The awakening and sense of empowerment that many of us felt on May 15th was especially powerful given the visual familiar grounds from which the protests were inspired.
When we think of the ‘Return’ many of us think of a ceremonial moment, lines of refugees and their descendents walking back into the landscape, an ‘inverted’ Nakba. This image is merely collective memory and obviously unrealistic. Yet the protests allowed our minds to venture into the utopian domain of mass return. This newly-found empowerment varies for different Palestinians communities in Lebanon, Syria, Israel, the Palestinian Territories and the larger diaspora, each living different geo-political realities.
May 15th represented a moment of spatialization for Palestinians who have lived in countries whose now-falling regimes have spent their resources mystifying Israel as an ‘enemy’ entity. It permitted them to see Israel as a reality, as a concrete border, a political entity and most importantly, geographically close.
Across the border, for Palestinians in Haifa and Nazareth, the romanticized prospects of seeing Damascus or dancing in Beirut became more than merely a dream, and suddenly appeared possible.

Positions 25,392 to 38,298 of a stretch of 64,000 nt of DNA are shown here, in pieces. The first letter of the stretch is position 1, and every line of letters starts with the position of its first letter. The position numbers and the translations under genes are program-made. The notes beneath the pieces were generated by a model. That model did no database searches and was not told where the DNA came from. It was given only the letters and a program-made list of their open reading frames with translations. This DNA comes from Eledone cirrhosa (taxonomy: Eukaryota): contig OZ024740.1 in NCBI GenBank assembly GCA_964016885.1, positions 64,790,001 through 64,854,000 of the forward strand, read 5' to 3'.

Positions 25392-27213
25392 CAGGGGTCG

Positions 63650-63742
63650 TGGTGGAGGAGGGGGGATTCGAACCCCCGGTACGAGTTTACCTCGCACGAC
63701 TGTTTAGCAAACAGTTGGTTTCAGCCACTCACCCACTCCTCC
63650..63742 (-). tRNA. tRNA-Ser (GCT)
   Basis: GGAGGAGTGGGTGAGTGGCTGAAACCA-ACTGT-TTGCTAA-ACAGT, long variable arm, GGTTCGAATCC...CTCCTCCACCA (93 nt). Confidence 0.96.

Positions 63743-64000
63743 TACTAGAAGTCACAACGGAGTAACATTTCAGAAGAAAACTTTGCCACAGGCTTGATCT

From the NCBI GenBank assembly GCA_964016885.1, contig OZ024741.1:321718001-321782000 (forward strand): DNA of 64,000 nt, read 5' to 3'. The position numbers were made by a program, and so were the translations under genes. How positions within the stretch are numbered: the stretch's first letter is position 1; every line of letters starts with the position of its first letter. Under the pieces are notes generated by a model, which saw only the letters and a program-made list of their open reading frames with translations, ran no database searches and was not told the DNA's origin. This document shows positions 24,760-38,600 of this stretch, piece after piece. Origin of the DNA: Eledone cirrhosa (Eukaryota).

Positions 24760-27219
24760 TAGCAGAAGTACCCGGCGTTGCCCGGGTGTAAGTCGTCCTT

For once the rite of return, traditionally a haunting, artistic subconscious of the Palestinian psyche became contemporary and concrete.
The goal was clearly not to physically ‘return’ (yet), as none of the protesters were carrying their belongings, but to keep the ritual of return alive. The protests accomplished just that, bringing the paintings of Suleiman Mansour, the murals of Dheisheh refugee camp, the writings of Ghada Karmi and the films of AnneMarie Jacir to life. Return was re-introduced into the immediate Palestinian conceptualization of their rights, into Israeli society’s phobias and perhaps even into the wave of change sweeping the Arab World.
Mahdi Sabbagh was born in East Jerusalem. He is based in New York City where he is training to be an architect/urban planner. He has briefly worked with the UNRWA Camp Development Unit, Decolonizing Architecture, and L.E.FT. architects and is now training at Robert A.M. Stern Architects. When not fully immersed in architecture, Mahdi enjoys venturing into political activism, writing and tweeting.